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Unformatted text preview: Change of variables in the integral; Jacobian • Element of area in Cartesian system, dA = dxdy • We can see in polar coordinates, with x = r cos θ , y = r sin θ , r 2 = x 2 + y 2 , and tan θ = y / x , that dA = rdrd θ • In three dimensions, we have a volume dV = dxdydz in a Carestian system • In a cylindrical system, we get dV = rdrd θ dz • In a spherical system, we get dV = r 2 drd φ d (cos θ ) • We can find with simple geometry, but how can we make it systematic? • We can define the Jacobian to make this more straightforward and automatic Patrick K. Schelling Introduction to Theoretical Methods The Jacobian • In a Cartesian system we find a volume element simply from dV = dxdydz • Now assume x → x ( u , v , w ), y → y ( u , v , w ), and z → z ( u , v , w ) • We have in the Cartesian system d ~ r = ˆ idx + ˆ jdy + ˆ kdz • We can then find the total differentials dx , dy , and dz from dx = ∂ x ∂ u du + ∂ x ∂ v dv + ∂ x ∂ w dw dy = ∂ y ∂ u du + ∂ y ∂ v dv + ∂ y ∂ w dw dz = ∂ z ∂ u du + ∂ z ∂ v dv + ∂ z ∂ w dw Patrick K. Schelling Introduction to Theoretical Methods Jacobian continued • We can define ~ A to be along a direction such that dv = dw = 0, then in the Cartesian system ~ A = ˆ i ∂ x ∂ u + ˆ j ∂ y ∂ u + ˆ k ∂ z ∂ u du • Likewise ~ B will be along a direction with du = dw = 0, then in the Cartesian system we see, ~ B = ˆ i ∂ x ∂ v + ˆ j ∂ y ∂ v + ˆ k ∂ z ∂ v dv • Finally ~ C will be along a direction where du = dv = 0, then in the Cartesian system we see, ~ C = ˆ i ∂ x ∂ w + ˆ j ∂ y ∂ w + ˆ k ∂ z ∂ w dw Patrick K. Schelling Introduction to Theoretical Methods Jacobian continued • The volume element made by these vectors is dV = ~ A · ( ~ B × ~ C ), which is simply the determinant ∂ x ∂ u ∂ y ∂ u ∂ z ∂ u ∂ x ∂ v ∂ y ∂ v ∂ z ∂ v ∂ x ∂ w ∂ y ∂ w ∂ z ∂ w dudvdw = Jdudvdw • Here the determinant is the Jacobian J • We have to be careful! The J found above might be negative, so in general we take  J  • Notice also that we can interchange rows and columns (i.e. take the transpose) and the determinant is unchanged, so J = ∂ ( x , y , z ) ∂ ( u , v , w ) = ∂ x ∂ u ∂ x ∂ v ∂ x ∂ w ∂ y ∂ u ∂ y ∂ v ∂ y ∂ w ∂ z ∂ u ∂ z ∂ v ∂ z ∂ w Patrick K. Schelling Introduction to Theoretical Methods Example: Volume element in cylindrical coordinates • We know that dV = dxdydz in Cartesian coordinates, and also dV = rdrd cos θ dz in cylindrical coordinates, but let’s prove it!...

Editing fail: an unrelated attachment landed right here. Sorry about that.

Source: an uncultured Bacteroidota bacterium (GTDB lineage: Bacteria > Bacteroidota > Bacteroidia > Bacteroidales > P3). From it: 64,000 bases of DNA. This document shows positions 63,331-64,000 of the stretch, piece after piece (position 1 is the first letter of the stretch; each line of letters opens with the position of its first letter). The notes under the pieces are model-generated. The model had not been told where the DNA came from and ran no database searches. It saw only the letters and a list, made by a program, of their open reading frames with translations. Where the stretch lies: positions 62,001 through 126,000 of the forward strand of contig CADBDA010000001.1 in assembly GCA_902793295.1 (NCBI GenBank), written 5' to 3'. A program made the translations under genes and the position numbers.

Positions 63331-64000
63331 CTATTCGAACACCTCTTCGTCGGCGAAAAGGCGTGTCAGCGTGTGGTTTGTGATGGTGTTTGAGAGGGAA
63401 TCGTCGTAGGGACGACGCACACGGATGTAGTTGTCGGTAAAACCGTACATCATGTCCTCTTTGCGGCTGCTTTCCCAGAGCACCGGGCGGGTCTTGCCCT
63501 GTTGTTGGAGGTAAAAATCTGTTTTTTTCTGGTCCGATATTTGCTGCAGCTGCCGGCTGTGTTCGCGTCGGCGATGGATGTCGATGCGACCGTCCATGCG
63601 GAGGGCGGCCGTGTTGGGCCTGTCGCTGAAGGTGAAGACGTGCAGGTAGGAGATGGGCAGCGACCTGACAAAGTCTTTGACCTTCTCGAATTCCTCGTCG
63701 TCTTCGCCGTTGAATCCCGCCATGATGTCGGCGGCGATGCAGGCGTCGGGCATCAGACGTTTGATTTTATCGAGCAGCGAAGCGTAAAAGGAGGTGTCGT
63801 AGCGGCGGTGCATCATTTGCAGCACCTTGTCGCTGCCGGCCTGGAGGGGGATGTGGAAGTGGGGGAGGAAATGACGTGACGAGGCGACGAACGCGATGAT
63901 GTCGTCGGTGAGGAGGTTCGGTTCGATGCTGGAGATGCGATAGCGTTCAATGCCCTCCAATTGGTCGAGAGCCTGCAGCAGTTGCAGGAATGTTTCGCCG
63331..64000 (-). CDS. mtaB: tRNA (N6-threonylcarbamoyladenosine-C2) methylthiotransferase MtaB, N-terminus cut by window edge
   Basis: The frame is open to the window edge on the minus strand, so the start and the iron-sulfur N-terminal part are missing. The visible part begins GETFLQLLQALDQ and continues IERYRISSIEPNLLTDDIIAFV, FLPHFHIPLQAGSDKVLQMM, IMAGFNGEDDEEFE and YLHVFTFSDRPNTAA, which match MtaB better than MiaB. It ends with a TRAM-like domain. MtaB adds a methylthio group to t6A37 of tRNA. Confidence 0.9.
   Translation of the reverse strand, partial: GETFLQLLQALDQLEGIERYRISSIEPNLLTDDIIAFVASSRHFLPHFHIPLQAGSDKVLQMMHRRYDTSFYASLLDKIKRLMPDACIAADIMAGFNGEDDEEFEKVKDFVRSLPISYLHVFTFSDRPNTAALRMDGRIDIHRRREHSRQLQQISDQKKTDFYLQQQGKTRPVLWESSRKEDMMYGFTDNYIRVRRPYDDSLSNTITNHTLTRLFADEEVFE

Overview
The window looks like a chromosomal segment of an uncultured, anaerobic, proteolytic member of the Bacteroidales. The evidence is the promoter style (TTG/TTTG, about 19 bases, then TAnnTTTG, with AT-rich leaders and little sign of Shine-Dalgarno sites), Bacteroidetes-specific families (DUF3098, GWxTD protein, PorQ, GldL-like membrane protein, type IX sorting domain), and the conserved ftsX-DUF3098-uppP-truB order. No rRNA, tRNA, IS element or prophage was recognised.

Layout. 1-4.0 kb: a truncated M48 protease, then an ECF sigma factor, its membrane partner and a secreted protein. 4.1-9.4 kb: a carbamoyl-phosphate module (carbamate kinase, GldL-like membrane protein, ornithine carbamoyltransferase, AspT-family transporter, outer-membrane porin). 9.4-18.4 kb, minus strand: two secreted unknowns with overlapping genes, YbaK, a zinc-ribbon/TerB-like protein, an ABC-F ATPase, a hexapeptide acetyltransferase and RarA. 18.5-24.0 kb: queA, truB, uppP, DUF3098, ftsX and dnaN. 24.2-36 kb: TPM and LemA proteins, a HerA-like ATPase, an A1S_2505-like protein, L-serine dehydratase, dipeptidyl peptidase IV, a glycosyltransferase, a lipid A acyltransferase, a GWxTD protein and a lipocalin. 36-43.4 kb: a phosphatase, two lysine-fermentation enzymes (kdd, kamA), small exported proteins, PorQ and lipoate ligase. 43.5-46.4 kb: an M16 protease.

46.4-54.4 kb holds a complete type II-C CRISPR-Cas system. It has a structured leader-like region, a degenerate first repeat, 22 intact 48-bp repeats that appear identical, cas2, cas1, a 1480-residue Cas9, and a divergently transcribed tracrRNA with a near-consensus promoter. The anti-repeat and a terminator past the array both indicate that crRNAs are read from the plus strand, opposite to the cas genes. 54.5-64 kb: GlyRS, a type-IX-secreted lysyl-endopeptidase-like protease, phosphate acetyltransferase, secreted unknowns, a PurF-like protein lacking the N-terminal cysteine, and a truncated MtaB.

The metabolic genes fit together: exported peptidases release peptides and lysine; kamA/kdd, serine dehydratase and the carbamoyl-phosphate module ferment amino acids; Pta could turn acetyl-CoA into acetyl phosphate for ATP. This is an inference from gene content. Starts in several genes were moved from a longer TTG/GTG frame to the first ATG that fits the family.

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 Spring '03
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 Vector Calculus, Polar coordinate system, Patrick K. Schelling

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